The Hand Tool Preservation Society of Western Australia meets to discuss the latest finds in old hand tools, and to show off recent purchases. The hand tools are not restricted to any particular profession, era, quality or function. Join the club to meet with enthusiasts with similar interests, and learn more about your tools.


 

Monthly meetings showing off new acquisitions

There are many opportunities throughout the year to buy and sell tools, as well as for finding out about the obscure and strange. We also participate in a number of festivals and shows, allowing members to discuss and demonstrate to members of the public.

For more details, including annual fees, please refer to the Contact Details page. 




Recent News

  • Detroit Tool Co. Robin is looking for a hand wheel and information on this combination,  anvil, vice and blower. If you can help Robin please reply to by phone or email through Contact Details above.This is a combination blacksmiths anvil, vice and blower that recently came out from the Uk, made by the Detroit Tool Co., 26" long x 6.5" wide x 9.5" high and weighing in at about 25 kilos.  I am chasing any information regarding this company and the combination machine, and also a  spare hand wheel to replace the one that is missing for the blower unit, this would have been about 6.5" in diameter to match the existing wheel that is on the vice. In ...
    Posted Sep 20, 2017, 8:37 PM by Geoff Emms
  • Coopering Long Planes Member Robin is looking for any information about these long planes. He would like information on the lengths, timbers, construction methods and anything else about them. If you have any information available for Robin, or some photographs of any such items in your collection, please contact us.Contact details for the club are listed on the Contact Details page.
    Posted Jan 30, 2013, 5:37 PM by Hand Tools Preservation Newsletter
Showing posts 1 - 2 of 2. View more »


Articles

  • Cook V Gedge Some say Cook, others Gedge.We’ve all seen these auger bits with their curved cutting lips, some of us may have wondered why some manufacturers refer to them as Cooks Patent bits and others call them Gedges Pattern. To all intents and purposes they are exactly the same.                                                            Basically, it’s down to where they were made, USA or UK, American catalogues, such as James Swan 1920,  call them Cook’s Patent,  while in the 1933 Mathiesons of Glasgow catalogue they are Gedges Pattern.                   Cook and Gedge bits with varying pitch  lead screws.             R. Cook 1851 patent drawing. To clear up the confusion these are the facts.                                                                                                                                                                        Ransom Cook of Saratoga Springs New York, USA, was granted a patent ...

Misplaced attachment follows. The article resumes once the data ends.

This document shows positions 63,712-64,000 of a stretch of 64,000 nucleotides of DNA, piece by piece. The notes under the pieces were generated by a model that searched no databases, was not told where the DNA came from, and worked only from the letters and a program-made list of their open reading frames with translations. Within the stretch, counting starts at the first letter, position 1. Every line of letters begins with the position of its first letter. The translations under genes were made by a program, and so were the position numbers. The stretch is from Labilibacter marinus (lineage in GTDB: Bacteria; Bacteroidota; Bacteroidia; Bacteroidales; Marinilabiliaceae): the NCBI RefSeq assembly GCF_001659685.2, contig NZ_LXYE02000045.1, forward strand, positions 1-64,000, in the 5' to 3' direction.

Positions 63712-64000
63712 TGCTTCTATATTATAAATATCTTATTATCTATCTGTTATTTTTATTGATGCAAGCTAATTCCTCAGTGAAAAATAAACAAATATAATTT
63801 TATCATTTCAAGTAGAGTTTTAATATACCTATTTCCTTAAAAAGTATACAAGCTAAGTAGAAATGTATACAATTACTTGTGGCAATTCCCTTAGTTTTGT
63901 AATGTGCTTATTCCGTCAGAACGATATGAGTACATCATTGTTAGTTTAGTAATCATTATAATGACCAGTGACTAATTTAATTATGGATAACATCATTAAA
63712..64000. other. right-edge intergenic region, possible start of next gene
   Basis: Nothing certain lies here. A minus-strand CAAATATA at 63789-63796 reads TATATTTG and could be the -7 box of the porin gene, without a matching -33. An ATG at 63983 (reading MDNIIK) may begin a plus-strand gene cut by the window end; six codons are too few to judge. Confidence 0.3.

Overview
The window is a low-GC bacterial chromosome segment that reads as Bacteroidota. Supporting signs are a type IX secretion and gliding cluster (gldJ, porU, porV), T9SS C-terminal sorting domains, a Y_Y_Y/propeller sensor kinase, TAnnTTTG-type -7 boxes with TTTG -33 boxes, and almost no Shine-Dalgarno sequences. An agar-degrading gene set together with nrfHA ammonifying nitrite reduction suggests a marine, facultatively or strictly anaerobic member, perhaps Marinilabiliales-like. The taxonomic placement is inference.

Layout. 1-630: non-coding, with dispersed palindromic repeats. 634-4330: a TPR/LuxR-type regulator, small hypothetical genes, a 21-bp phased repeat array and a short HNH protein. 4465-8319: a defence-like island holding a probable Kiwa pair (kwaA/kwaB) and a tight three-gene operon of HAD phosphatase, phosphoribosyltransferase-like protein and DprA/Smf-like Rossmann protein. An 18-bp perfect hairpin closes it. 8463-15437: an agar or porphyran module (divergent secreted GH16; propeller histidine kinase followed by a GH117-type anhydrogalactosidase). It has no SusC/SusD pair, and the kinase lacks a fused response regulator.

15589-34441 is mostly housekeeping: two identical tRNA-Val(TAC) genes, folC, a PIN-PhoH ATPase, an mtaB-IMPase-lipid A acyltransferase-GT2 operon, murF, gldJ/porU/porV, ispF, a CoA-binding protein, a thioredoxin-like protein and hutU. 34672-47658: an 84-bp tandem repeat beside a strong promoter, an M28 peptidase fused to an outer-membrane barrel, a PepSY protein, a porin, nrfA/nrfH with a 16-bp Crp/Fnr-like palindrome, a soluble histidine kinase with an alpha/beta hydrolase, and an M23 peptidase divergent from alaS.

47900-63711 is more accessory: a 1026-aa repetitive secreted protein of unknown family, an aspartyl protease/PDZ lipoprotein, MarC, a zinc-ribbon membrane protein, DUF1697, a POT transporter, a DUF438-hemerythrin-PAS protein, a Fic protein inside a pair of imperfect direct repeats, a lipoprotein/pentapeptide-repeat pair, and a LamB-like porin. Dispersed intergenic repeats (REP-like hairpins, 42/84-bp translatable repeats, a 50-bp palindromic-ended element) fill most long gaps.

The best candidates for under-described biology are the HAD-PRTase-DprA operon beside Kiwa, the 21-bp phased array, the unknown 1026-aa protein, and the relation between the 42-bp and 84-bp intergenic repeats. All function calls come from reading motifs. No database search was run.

Posted Oct 31, 2020, 5:03 PM by Geoff Emms
  • RIGGING A SCHOONER - PART 1 - THE MAST. Robin Hicks.The mast that I had at the Perth Working With Wood Show last year was one of two masts that were built for the schooner "Willie" in my work-shop between July and September of 2019. Built in 1984 for Tony Larrard, Willie was of round bilge steel construction and was the last sailing vessel to be built for the Broome Pearl Fishery. Her design was based on a 1900 pearling master’s vessel, schooner rigged, 50 tonnes and 68'0" long on deck. I did work on all of Tony's vessels from the early '70's, until he passed away several years ago. Willie was the only one that I did not work on, my father ...
    Posted Jul 10, 2020, 3:41 PM by Geoff Emms
  • Cox's Patent Auger Bit. In 1903 Edward Thomas Cox of Yering, Victoria, received a patent for an improved wood boring auger.(Aus' Pat 13195) He also patented his auger in Great Britain (GB190315070), France and on January 3rd 1905 in USA (US778845).The basis of his patent is the lead screw which is a long flat twist that terminates at the inner edge of both the cutters. It appears to be constructed from an extension of the auger formed as an elongated triangle, similar to a spear point, given a single twist to form a lead screw. The design of his lead screw is quite evident and differs from that of a Scotch bit, which coarse lead screw terminates at one cutter only. Cox ...
    Posted May 23, 2020, 11:48 PM by Geoff Emms
  • Bailey No 11 Split Frame Spokeshave Spokeshave No 11.." Patent No 55,599...1866 “. as heading describes is actually a frame split in half, as it was a time the industry was determined to be first with new inventions - one only has to look how many patent numbers were applied for.Each part of the frame was marked numbered by dimples, or later model by numerals to match the parts of each shave. This shave was only in production for a very short time, as it had problems with the cast iron pressure bar cracking under pressure as the brass thumb screws were tightened. To alleviate the problems, later models were introduced with a brass pressure bar. But that wasn't the only problem; the split ...
    Posted Mar 16, 2020, 3:35 PM by Geoff Emms
  • NOT JUST ANOTHER STANLEY BLOCK PLANE.... The No 60 series of low Angle Block Plane, were primary designed, for freely planing end and cross grains, hence the low angle, and the sharpening degree of the blades 20° for the No’s 60 & 61 and 12° for the No 60½.                                              Now just a little diversion, but I will get to the point. My knowledge of block planes, was very limited, that is besides using them. So I decided to give my brain a bit of exercise, and do a full Case Study on the No’s 9½ series block planes, these cover the No’s 9¼ & 9¾ tailed version. But soon came to the conclusion, that it also covers the No’s 15, 15½ , 16 , 16½ , & 17 ...
    Posted Mar 16, 2020, 3:36 PM by Geoff Emms
Showing posts 1 - 5 of 35. View more »